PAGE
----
Righteous Babe

Ani DiFranco (album)

Image via Wikipedia

There are several bands that I’ve followed for the best part of two decades (in some cases three) and I guess on my bucket list I’d like to see some of them live at some time.

I managed to tick The Cure from that list a couple of years ago, going to a concert of theirs in Melbourne a couple of years ago.  I drove to that concert from Ballarat with a guy who confided to me that he also had tickets to an Indigo Girls concert a few weeks afterwards.  A conversation he concluded with, “I hope I get out alive alive”.  (For the uninitiated the Indigo Girls have a reputation for some fairly rabid feminist sentiment).

And I smirked to myself and though I’d be saying the same thing if I confessed that an Ani di Franco concert is on the same bucket list as The Cure.

In fact I have good reason to suspect a lone male going into that environment might feel somewhat out of place.  Ani DiFranco herself references it herself in a live album of hers, the beautifully titled “So much Shouting So much Laughter”.

Amid a chorus of feminine squeals she talks about bumping into boyfriends of her fans after her show who sidle up to her saying “Um it kinda wasn’t bad you know, and I made it”.

On the surface of things, Ani DiFranco is not exactly someone who would strike you as musical fodder of someone who made it through high school as an integral part of the sport-loving, testosterone fuelled jock sub-culture.  But then when I was 17 I was listening to Prince’s Lovesexy, complete with Prince nude on the cover.  At odds with the blokes who were getting off on cock rock from Guns and Roses, Bon Jovi and Warrant.


Up Up Up Up Up Up

I became intrigued with Ani DiFranco after listening to an interview with her on Triple J in 1999.  I was in the middle of a 100 acre paddock of fledgling watermelon plants, trawling up and down rows, chipping weeds under a centre pivot.  She was promoting her latest album Up, Up, Up, Up, Up, Up.


The interview was typical of the raw and unapologetic political and sexual passion of Ani Di Franco and it was the passion that drove me to buy Up+.  Whereupon I fell in love with songs like “Angry Anymore” and ‘Tis of thee”, a punctuation mark on the 1990s, a decade where a lot of the music was angst-ridden in response to the vacuous 1980s and the long-term recession that blighted the first half of the last decade of the Millennium.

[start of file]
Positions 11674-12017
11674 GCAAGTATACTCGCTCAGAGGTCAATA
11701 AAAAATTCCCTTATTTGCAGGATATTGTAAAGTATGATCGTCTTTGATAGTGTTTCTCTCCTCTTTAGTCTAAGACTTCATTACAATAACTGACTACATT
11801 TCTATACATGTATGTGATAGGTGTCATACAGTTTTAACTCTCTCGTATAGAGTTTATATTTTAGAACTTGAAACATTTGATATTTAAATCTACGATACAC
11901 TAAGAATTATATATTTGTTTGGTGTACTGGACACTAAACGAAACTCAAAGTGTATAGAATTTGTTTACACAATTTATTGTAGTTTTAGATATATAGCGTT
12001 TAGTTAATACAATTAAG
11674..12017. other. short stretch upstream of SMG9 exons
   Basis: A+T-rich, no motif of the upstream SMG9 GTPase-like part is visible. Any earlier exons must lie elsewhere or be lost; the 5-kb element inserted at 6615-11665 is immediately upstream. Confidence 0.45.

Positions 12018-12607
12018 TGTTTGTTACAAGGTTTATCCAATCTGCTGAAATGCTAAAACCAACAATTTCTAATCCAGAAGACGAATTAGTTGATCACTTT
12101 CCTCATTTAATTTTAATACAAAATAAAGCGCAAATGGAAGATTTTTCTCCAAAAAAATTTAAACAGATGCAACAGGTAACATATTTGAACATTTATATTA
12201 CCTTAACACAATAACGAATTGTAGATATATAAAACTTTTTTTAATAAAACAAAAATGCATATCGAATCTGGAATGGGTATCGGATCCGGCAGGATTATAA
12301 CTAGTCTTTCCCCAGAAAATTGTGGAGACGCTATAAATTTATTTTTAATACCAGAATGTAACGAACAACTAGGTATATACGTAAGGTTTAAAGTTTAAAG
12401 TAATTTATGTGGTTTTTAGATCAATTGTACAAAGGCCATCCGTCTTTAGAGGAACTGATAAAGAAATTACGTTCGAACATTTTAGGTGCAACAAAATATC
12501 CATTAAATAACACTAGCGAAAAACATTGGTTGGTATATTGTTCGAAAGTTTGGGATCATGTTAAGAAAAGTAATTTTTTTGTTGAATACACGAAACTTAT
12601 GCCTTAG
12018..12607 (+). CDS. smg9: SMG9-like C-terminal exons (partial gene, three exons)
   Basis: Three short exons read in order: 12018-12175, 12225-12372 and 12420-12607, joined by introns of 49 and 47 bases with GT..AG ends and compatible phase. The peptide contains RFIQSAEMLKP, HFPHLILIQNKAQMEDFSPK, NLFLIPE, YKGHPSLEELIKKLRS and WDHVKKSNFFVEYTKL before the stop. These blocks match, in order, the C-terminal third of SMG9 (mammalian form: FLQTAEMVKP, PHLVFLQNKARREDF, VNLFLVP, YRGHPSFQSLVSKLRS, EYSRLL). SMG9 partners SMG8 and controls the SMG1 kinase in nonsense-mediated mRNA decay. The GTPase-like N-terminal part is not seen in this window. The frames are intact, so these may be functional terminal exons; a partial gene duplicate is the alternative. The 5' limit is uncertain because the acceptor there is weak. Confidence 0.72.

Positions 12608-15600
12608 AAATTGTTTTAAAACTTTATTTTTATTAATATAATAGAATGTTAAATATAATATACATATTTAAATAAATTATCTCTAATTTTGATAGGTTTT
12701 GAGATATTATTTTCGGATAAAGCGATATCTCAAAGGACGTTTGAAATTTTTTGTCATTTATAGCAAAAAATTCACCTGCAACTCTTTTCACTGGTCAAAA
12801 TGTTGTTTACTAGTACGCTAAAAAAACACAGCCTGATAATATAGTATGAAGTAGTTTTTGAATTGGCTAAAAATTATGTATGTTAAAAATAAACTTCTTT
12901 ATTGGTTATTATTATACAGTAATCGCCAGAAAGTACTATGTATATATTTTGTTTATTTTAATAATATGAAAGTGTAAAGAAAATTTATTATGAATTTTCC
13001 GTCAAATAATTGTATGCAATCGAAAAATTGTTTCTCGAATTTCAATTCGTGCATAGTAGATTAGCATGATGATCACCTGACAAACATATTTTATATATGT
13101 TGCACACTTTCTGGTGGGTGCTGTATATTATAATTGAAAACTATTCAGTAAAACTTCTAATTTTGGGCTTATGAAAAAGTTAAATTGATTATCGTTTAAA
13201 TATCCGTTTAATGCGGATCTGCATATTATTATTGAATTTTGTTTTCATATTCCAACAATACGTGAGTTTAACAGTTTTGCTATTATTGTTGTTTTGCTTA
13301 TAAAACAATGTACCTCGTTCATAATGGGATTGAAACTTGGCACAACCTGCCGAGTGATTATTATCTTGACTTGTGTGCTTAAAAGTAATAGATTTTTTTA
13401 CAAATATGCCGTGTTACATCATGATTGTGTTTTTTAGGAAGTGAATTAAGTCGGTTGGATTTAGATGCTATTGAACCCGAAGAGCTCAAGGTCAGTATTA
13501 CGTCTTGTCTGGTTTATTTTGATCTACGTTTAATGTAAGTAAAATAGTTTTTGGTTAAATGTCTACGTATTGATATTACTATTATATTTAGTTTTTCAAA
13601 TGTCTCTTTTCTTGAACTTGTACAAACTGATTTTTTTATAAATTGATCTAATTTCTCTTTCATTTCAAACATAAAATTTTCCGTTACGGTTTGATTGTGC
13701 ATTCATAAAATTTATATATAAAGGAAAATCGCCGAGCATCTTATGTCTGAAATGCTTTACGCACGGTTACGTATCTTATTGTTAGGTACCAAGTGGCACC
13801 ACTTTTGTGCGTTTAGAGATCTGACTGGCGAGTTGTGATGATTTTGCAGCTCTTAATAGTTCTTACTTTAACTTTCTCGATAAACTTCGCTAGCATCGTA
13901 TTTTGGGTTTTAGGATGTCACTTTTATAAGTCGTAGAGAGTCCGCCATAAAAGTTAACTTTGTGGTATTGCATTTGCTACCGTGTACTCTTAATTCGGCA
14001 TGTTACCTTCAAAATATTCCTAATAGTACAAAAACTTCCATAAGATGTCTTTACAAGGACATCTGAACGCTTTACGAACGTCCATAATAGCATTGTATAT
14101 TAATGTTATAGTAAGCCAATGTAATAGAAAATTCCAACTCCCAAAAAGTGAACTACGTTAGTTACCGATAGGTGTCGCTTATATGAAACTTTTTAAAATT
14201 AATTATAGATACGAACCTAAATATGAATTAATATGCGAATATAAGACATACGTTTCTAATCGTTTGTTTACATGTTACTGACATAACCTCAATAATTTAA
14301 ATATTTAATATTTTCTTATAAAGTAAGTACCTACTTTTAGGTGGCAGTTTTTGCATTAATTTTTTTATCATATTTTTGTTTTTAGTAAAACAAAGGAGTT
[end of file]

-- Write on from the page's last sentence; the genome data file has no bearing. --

So I stuck with Ani, as unfashionable as it is for a male to listen to an overtly angry and militant spokeswoman for the modern feminist.  In the early part of the Twentieth Century it seemed Ani’s brazen political outspokenness was a rare voice of reason amidst the neo-conservative madness that saw the Department of Homeland Security spring up in the USA at a time where its armies were sent out to murder up to one hundred thousand Iraqi innocents in the search for mythical weapons of mass destruction.

Take a listen to the flowing poetry of “Self evident”, surely a touchstone for the 2002/3 era where it seemed like the growing power of the Homeland Security push would be enough even to see someone like Ani DiFranco shut down as an enemy of the State.  A rambling but poignant expose of the travesty of democracy that saw George W Bush installed to the Presidency, and his subsequent bumbling inadequacy in the face of the attacks on September 11 2001.

cuz take away our playstations
and we are a third world nation
under the thumb of some blue blood royal son
who stole the oval office and that phony election
I mean
it don’t take a weatherman
to look around and see the weather
Jeb said he’d deliver Florida, folks
and boy did he ever

and we hold these truths to be self evident:
#1 George W. Bush is not president
#2 America is not a true democracy
#3 the media is not fooling me
cuz I am a poem heeding hyper-distillation
I’ve got no room for a lie so verbose
I’m looking out over my whole human family
and I’m raising my glass in a toast

Ani’s folky funk references Prince but it’s the raw and unadulterated mix of anger and passion in her lyrics that has kept me coming back for more.  Her music company is called “Righteous Babe” but it’s her righteous anger that smokes and simmers in her prolific releases.  I’m a sucker for heartfelt passion I’m afraid.


4 Responses to Righteous Babe

  1. Jenni says:

    nice one – lurve Ani …..a great read!

  2. stopping by from the other side of the world and pleased to find a fellow ani-loving, Jesus-seeking, camp dwelling pilgrim in the blogosphere!

    great read! and i think the world could stand a few more ani fans–and feminists–no matter their gender;)

  3. Pingback: Ani DiFranco performs “Both Hands” live! « LOFT965

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